Myers was supposed to aid the rotation, thought to be the innings eater the team so desperately needed. Then he down in April and hasn't been seen since. He made four starts, which equals out to a little less than $2 million bucks per start. But hey, what are you going to do? That was the guy the Indians picked to sign to be in their rotation. It didn't work out. They've found other options and aren't exactly hurting in that department.

Which is a good thing, but you were hopeful the Myers move would have worked out. It didn't, you move on. It's $7 million bucks they won't have to worry about next year, because they definitely had no intentions of picking up that 2014 option or bringing him back in some fashion.

The only contribution Myers would have made? It would have been in the bullpen and the Indians have plenty of options there. They can move a starter like Salazar there if they get Kluber back in time, they got plenty of options in terms of young relief arms, from CC Lee to Preston Guilmet, Myers isn't exactly a priority for them, nor someone they felt like waiting for.

Which brings us to the topic of September call-ups, which is just right around the corner. The Indians will be making moves in "waves" as they say, and one of those arms they'll be calling up is quite the familiar name.

"We're going to call up guys in two different waves," Francona said. "For obvious reasons, we're not going to say it yet, because everybody doesn't know."

You know Vinnie Pestano will be one of the guys they add right away, as will someone like Nick Hagadone. You will see Josh Tomlin and probably Trevor Bauer, but probably not until after the minor league season is over for the Clippers. Either way, other than the random infielder/outfield add, this team will be going heavy on the pitching to keep that bullpen stocked, and in terms of people that will actually be used, it will be those arms.

Corey Kluber's return could be sooner than originally thought. Because of the lack of minor league season at this juncture, he will not be going on a rehab assignment. And with the roster expansion, he could work his way back in different ways. Kluber tossed a bullpen session earlier this week and is slated to throw a simulated game tomorrow in Detroit. Mickey Callaway indicated that it could be his last hurdle before a return.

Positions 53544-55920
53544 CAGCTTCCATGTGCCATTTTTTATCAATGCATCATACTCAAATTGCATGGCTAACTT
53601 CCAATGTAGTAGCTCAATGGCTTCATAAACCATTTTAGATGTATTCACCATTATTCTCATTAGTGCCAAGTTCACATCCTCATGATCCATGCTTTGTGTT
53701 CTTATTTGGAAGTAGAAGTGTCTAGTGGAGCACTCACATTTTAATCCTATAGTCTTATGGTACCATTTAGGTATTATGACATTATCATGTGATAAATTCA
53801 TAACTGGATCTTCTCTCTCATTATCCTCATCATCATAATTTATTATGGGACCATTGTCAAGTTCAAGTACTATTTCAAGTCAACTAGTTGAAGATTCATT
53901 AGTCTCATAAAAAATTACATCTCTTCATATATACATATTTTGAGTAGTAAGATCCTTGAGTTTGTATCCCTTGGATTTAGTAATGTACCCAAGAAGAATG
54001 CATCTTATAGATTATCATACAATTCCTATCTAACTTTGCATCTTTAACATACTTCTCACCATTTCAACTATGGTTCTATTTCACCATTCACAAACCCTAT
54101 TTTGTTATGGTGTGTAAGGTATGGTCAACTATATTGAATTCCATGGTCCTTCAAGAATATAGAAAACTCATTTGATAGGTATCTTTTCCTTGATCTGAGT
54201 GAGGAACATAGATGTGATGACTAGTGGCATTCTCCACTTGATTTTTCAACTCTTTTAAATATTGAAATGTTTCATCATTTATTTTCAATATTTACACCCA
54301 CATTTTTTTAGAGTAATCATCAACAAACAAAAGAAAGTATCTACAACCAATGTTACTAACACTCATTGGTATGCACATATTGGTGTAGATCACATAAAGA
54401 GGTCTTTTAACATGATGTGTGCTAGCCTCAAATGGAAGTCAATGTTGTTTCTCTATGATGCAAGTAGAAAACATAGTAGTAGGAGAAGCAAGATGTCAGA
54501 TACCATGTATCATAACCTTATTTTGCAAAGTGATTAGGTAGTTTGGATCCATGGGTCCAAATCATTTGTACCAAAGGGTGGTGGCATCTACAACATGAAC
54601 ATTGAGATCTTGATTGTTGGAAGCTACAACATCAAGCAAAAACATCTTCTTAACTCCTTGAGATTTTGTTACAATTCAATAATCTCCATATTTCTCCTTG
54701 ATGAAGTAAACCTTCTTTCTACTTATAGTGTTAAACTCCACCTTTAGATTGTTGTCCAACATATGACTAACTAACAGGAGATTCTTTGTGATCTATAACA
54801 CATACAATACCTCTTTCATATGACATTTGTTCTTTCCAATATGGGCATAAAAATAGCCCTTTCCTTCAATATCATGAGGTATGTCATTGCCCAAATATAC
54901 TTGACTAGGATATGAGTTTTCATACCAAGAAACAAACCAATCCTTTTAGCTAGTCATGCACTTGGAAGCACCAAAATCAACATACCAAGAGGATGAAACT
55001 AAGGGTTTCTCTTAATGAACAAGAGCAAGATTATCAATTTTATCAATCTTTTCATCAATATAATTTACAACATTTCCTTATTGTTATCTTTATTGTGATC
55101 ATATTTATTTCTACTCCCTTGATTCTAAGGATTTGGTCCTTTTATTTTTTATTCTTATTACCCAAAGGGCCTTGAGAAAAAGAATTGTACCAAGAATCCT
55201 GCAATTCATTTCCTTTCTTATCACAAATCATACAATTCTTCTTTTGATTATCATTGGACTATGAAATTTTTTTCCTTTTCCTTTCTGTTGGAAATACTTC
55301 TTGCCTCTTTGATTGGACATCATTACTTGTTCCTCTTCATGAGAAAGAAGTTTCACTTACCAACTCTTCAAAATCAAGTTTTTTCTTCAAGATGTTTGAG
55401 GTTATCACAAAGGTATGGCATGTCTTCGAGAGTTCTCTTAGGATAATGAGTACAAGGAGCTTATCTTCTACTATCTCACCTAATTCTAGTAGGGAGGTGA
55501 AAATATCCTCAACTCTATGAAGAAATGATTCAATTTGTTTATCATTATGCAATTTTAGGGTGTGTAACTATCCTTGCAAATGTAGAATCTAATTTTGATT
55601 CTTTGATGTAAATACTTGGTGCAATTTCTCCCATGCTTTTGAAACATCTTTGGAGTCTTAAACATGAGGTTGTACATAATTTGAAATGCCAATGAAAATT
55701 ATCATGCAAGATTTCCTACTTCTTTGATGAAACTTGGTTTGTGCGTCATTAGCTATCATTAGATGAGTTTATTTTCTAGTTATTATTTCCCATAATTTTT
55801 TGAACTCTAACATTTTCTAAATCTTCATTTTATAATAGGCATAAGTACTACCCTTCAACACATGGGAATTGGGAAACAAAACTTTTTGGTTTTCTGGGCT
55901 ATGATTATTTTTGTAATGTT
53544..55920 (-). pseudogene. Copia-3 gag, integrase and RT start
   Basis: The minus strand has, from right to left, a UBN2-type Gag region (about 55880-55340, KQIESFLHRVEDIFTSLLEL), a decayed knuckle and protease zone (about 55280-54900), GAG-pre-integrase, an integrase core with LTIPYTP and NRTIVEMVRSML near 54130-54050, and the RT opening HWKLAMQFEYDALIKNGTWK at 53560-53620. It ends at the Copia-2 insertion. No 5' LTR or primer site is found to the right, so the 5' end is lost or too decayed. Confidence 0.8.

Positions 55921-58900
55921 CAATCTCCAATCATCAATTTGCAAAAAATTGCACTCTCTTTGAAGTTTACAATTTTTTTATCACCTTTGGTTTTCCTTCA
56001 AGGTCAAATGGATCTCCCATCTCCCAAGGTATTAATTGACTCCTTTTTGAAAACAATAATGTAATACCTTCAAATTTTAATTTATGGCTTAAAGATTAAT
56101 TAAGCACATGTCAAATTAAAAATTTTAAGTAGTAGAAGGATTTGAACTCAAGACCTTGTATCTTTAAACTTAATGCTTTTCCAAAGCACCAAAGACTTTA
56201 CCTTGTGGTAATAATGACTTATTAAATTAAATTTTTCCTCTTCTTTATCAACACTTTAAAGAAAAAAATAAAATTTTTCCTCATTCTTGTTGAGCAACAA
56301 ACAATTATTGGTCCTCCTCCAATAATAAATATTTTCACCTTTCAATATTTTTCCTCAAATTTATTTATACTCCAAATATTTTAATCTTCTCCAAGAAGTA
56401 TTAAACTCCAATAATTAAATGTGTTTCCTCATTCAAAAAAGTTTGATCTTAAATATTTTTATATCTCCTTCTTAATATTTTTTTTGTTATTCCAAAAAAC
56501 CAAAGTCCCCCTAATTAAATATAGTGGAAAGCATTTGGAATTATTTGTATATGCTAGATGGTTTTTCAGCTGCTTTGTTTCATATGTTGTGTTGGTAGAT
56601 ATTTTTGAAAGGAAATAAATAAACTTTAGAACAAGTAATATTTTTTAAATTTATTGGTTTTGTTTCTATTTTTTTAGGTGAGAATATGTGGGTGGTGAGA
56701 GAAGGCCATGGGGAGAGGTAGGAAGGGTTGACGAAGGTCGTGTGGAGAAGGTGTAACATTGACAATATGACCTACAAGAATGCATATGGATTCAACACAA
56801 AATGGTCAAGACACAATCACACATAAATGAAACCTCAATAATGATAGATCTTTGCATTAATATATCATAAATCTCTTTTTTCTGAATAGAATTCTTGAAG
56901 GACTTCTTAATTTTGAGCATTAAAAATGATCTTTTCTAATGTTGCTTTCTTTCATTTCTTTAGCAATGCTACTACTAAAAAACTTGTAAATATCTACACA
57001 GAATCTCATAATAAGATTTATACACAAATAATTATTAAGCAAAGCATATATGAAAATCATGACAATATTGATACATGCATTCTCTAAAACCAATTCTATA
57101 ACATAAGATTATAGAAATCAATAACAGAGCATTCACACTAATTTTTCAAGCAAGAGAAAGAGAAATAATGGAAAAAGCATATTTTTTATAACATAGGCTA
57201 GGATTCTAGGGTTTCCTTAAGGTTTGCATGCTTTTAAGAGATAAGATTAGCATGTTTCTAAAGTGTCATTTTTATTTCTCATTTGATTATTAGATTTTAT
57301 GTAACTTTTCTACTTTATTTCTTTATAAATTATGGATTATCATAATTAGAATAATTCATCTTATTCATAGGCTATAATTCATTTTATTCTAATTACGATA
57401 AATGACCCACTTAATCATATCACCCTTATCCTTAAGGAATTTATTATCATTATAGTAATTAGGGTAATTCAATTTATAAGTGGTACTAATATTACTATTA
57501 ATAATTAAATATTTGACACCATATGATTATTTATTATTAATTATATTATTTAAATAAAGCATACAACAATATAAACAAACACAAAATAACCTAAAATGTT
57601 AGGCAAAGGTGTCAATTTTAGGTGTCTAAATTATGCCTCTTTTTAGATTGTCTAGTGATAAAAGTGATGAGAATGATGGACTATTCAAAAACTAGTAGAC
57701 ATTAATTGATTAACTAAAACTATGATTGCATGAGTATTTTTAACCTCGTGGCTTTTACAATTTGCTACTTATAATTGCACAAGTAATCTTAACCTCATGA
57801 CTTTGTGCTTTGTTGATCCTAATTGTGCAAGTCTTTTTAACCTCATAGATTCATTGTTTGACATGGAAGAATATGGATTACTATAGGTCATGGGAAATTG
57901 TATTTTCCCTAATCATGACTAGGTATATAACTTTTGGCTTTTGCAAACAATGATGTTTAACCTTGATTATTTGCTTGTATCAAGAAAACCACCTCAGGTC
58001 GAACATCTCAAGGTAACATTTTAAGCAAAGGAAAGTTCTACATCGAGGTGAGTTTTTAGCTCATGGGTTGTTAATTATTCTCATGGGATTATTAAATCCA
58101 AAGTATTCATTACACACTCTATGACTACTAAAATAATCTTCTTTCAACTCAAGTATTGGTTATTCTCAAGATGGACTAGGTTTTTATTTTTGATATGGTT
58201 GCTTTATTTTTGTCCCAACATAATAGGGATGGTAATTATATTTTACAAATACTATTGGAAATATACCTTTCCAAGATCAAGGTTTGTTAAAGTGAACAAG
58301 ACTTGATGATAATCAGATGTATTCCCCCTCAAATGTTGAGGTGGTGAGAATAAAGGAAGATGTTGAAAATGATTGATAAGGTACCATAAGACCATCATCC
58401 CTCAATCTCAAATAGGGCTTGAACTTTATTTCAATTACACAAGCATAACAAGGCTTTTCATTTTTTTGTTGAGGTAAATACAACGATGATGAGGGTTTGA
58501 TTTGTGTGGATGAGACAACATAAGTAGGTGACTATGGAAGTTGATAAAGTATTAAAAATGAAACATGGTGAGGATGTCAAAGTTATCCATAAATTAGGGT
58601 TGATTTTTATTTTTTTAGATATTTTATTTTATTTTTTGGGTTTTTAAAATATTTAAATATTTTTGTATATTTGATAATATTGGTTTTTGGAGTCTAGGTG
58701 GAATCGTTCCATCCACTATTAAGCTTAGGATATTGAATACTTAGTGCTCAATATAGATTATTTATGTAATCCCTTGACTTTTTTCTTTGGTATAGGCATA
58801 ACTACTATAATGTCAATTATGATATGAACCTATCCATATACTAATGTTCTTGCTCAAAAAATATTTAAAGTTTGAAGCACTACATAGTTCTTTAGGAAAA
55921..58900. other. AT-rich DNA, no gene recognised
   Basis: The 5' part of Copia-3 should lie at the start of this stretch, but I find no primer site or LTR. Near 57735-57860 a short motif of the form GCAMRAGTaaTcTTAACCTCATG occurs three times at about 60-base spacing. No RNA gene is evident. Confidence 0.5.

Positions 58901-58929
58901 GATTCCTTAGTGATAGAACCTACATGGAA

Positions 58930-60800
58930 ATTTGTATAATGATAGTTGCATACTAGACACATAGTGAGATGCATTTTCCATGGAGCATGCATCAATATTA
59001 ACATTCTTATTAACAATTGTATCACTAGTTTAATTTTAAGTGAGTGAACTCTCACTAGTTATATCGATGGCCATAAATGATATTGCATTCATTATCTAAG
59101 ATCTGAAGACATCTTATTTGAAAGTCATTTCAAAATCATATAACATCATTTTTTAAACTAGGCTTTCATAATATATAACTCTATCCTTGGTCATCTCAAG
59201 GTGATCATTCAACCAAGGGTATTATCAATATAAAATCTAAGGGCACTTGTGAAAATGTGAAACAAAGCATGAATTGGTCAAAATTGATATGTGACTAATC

"Both today and Monday, I was kind of surprised how well it went," Kluber said on Wednesday. "I hadn't been off the mound in three weeks before Monday. I was expecting to be a little more erratic than it was, but I was pleasantly surprised."

With Danny Salazar's pitch count being monitored, and with the ability to add guys like Tomlin and Bauer, you can work around Kluber not being ready to go full-out at first. One idea is pairing Kluber and Salazar to be able to pitch on the day and give the Indians the necessary innings between the two.

Hey, no matter how you get the 0's, as long as you get them. Right?

The Indians will definitely need a bench player or two. Especially with the recent sidelining of Ryan Raburn due to the leg problems he has been going through the past few weeks. Raburn has played here and there, but the nagging injury finally got to a point that made the Indians sit him down and let him rest. The move is really one though that won't last long because it is retroactive to the 19th, which is more than a week ago. He'll be eligible to come back off the list on Tuesday, but by then, roster's have expanded so it really doesn't matter.

They basically couldn't continue to risk going with the shortened bench, so they called up and purchased the contract of Matt Carson temporarily. He will be released to make room for someone else, and heck, could be the victim of the Kubel addition, no harm, no foul, unless you are Matt Carson of course. Cord Phelps may not be a September call-up as he was placed on the 60 man roster to make room for Carson.

Not having Raburn has hurt, because just about any time he plays he does something. And not having that presence off the bench has really hurt. It has thinned the bench, and was especially bad for a National League series not having that extra bat to pinch hit or position player to use in case there was a double-switch. So that's why they brought Carson in and made the move when they did.

- has written NFL team v team game previews for the entire 2013 NFL season.


Nino is in full baseball mode here and on The Tribe Daily, his own Indians blog. Don't miss all the fun, photoshopped Indians players, and LOLTribe ridiciulousness.